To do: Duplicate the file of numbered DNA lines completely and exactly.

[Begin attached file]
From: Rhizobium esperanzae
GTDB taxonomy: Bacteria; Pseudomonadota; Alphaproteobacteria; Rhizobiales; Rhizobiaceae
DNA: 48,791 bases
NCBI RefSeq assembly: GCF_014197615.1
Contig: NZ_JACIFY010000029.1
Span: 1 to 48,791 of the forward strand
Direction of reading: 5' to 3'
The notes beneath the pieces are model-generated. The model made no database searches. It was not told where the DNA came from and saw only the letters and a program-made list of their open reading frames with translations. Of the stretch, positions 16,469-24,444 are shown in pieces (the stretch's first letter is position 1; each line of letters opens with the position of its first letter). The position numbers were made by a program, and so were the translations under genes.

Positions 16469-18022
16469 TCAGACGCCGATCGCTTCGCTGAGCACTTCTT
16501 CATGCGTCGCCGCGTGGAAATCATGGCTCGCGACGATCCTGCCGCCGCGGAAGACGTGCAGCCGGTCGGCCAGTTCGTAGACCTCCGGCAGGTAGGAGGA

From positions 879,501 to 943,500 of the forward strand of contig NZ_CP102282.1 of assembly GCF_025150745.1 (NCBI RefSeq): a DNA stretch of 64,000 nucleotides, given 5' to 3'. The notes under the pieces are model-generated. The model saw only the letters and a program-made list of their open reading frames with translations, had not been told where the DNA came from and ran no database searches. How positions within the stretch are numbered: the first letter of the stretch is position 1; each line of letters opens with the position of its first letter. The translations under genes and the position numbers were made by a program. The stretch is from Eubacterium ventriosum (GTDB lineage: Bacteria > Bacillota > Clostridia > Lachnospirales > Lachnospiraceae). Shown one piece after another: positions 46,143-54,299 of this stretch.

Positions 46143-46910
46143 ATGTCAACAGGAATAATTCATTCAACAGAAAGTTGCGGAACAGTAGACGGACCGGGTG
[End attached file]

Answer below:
From: Rhizobium esperanzae
GTDB taxonomy: Bacteria; Pseudomonadota; Alphaproteobacteria; Rhizobiales; Rhizobiaceae
DNA: 48,791 bases
NCBI RefSeq assembly: GCF_014197615.1
Contig: NZ_JACIFY010000029.1
Span: 1 to 48,791 of the forward strand
Direction of reading: 5' to 3'
The notes beneath the pieces are model-generated. The model made no database searches. It was not told where the DNA came from and saw only the letters and a program-made list of their open reading frames with translations. Of the stretch, positions 16,469-24,444 are shown in pieces (the stretch's first letter is position 1; each line of letters opens with the position of its first letter). The position numbers were made by a program, and so were the translations under genes.

Positions 16469-18022
16469 TCAGACGCCGATCGCTTCGCTGAGCACTTCTT
16501 CATGCGTCGCCGCGTGGAAATCATGGCTCGCGACGATCCTGCCGCCGCGGAAGACGTGCAGCCGGTCGGCCAGTTCGTAGACCTCCGGCAGGTAGGAGGA

From positions 879,501 to 943,500 of the forward strand of contig NZ_CP102282.1 of assembly GCF_025150745.1 (NCBI RefSeq): a DNA stretch of 64,000 nucleotides, given 5' to 3'. The notes under the pieces are model-generated. The model saw only the letters and a program-made list of their open reading frames with translations, had not been told where the DNA came from and ran no database searches. How positions within the stretch are numbered: the first letter of the stretch is position 1; each line of letters opens with the position of its first letter. The translations under genes and the position numbers were made by a program. The stretch is from Eubacterium ventriosum (GTDB lineage: Bacteria > Bacillota > Clostridia > Lachnospirales > Lachnospiraceae). Shown one piece after another: positions 46,143-54,299 of this stretch.

Positions 46143-46910
46143 ATGTCAACAGGAATAATTCATTCAACAGAAAGTTGCGGAACAGTAGACGGACCGGGTG